You should get a similar output:

install JRE

Install Oracle Java on Fedora

Before installing Oracle Java JDK, check the system configurations from the website. You must have Fedora distribution with 64-bit based architecture. Furthermore, the system should have enough space to install this Java version. 

Alternatively, you can also install Oracle JDK for commercial use. The process is the same as the installation of OpenJDK. First, install the JDK and then JRE for Oracle Java, and the wget package. Through this, you can fetch the package through the URL. Type:

sudo dnf install -y wget

Secondly, get the package using the wget command. For example:

sudo wget

After the package has been downloaded, install it using the rpm command. Specifically, type:

sudo rpm -ivh jdk-18_linux-x64_bin.rpm

The output should look something like this:

install java on fedora

Oracle JDK installs Java in /usr/java/ directory. On the other hand, if you want to change the directory, you can add the path in the –prefix option. For example:

rpm -ivh –prefix=/<path>/ rpmfile 

After the successful installation, verify the Java version. For this step, type the command given below:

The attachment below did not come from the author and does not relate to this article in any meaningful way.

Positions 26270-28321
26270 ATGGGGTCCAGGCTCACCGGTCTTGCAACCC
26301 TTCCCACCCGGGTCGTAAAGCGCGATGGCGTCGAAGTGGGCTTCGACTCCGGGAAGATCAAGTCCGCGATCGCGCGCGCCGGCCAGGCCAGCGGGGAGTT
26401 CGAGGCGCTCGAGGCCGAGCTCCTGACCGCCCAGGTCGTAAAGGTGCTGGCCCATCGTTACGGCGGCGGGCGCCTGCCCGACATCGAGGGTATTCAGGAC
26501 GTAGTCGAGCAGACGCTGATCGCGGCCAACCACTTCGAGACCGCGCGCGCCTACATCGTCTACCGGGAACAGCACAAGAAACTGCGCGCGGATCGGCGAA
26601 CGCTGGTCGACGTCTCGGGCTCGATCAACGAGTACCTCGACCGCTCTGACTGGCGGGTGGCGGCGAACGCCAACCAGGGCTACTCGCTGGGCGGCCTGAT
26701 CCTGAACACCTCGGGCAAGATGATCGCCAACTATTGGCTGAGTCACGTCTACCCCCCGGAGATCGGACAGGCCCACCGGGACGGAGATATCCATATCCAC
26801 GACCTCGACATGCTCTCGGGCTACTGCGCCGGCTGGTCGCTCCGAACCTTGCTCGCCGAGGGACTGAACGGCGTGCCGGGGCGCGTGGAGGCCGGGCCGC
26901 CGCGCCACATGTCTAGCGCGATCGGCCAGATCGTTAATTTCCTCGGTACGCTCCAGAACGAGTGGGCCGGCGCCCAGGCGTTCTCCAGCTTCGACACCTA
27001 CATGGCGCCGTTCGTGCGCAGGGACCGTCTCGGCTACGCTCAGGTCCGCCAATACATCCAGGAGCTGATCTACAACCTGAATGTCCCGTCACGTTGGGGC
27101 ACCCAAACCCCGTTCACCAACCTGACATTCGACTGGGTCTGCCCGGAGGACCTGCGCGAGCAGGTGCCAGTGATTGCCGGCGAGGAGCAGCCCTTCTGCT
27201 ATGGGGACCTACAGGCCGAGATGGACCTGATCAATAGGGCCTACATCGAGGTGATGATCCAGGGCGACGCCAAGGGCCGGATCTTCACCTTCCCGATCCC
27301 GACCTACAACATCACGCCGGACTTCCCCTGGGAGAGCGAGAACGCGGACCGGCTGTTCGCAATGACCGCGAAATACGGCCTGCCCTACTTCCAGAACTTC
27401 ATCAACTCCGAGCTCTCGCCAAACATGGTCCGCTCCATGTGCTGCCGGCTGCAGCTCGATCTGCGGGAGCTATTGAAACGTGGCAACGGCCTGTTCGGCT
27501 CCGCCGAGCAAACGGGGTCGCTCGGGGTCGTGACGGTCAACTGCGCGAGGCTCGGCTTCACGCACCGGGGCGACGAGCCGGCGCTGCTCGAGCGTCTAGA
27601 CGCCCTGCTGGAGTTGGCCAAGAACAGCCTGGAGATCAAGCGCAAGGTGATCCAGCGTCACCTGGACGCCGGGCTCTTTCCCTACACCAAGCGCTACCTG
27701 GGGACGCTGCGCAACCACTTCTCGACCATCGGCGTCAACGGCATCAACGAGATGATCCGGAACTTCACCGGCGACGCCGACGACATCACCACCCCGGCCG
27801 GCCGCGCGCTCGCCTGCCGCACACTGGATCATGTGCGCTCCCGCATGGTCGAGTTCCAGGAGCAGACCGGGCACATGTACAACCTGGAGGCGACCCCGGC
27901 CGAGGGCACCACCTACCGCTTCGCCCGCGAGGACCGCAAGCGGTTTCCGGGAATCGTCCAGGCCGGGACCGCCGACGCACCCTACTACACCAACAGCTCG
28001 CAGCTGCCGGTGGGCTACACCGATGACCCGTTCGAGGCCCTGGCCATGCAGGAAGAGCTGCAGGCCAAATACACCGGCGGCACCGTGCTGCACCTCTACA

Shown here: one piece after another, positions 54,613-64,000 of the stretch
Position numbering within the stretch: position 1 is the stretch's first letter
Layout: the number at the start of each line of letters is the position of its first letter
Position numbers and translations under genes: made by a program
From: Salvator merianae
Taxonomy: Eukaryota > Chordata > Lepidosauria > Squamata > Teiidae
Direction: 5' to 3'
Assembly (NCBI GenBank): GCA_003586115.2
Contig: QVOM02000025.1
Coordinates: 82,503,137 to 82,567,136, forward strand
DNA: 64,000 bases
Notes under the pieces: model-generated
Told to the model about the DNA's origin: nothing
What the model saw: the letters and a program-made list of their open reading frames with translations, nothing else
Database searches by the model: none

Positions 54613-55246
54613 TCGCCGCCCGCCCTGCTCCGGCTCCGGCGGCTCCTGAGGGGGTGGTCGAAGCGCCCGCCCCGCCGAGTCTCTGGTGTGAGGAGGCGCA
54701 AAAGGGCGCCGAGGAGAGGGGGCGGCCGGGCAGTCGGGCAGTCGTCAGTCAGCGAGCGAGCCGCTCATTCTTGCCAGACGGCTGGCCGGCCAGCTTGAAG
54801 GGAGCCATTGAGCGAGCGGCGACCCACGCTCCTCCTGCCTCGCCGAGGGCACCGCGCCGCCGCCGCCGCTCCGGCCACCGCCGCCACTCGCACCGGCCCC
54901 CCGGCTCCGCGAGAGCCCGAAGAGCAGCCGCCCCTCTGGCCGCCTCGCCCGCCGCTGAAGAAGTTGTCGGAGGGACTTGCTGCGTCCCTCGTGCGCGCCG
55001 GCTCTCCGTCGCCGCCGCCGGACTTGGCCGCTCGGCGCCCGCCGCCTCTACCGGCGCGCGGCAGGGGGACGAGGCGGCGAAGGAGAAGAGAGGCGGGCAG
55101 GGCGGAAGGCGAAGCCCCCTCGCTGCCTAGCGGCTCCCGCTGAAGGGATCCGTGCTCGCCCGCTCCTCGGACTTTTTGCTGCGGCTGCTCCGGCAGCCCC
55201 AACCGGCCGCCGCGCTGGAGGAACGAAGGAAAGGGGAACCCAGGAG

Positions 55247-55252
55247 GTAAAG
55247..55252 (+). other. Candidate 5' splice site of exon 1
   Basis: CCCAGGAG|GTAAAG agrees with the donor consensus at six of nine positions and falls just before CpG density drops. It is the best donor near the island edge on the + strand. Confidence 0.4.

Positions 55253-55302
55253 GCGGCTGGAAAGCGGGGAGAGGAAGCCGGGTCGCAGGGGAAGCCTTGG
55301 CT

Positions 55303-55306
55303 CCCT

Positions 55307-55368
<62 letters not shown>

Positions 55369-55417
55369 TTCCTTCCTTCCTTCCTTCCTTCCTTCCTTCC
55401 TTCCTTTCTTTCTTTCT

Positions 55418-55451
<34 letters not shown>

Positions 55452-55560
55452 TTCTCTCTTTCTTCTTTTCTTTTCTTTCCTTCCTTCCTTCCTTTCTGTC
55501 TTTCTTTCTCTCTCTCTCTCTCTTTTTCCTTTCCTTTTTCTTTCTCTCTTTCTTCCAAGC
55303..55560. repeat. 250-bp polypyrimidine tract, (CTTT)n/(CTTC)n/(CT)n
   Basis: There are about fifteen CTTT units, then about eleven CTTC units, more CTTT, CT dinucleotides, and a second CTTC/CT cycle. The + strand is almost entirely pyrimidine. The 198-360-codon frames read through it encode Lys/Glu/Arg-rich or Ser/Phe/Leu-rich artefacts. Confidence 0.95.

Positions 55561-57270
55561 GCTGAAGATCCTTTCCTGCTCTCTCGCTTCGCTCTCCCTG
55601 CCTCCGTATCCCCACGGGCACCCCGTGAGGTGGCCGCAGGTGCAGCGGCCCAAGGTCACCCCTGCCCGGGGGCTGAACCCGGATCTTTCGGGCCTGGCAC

javac –version

The output should look something like this:

install java on fedora

Set Default Java Version on Fedora

Let’s assume you have three Java versions installed on your Fedora system. You can assign which version to use as default. For instance, type:

sudo update-alternatives --config java

You should get similar output as this:

install java on fedora

From the list, choose the one that you want to set as default. For this, just press the number given in the list besides each Java version.

Set JAVA_HOME Variable

The next step is to add JAVA_HOME to the environment variable. Setting the variable will allow you to find the required Java utilities and programs. Also, programs written in Java utilize this variable to determine what locally installed version of Java it is going to use. For this step, edit the /etc/environment file. Open this file using your favorite editor.

For example:

sudo nano /etc/environment

Next, add the following lines in the file:


Press “Ctrl + S” to save the changes. After that, press “Ctrl + X” to exit from the editor. 

Lastly, verify the JAVA_HOME environment variable using the echo command. For example: 


Integrated Development Environment (IDE) for Java

Now that you have installed Java successfully, you can use the following IDEs to create Java desktop, web, and mobile applications:

  • NetBeans
  • Eclipse
  • IntelliJ IDEA

And that’s it for this installation guide. You can now successfully install different Java versions in your Fedora Linux system. We hope you were able to learn something new and helpful today. For more information on Java, check its official documentation.

You can check out some of the installation guides available on this site, such as how to install Python, OnlyOffice 9, or even Bottles if you want to explore your Linux distro. 

If this guide helped you, please share it.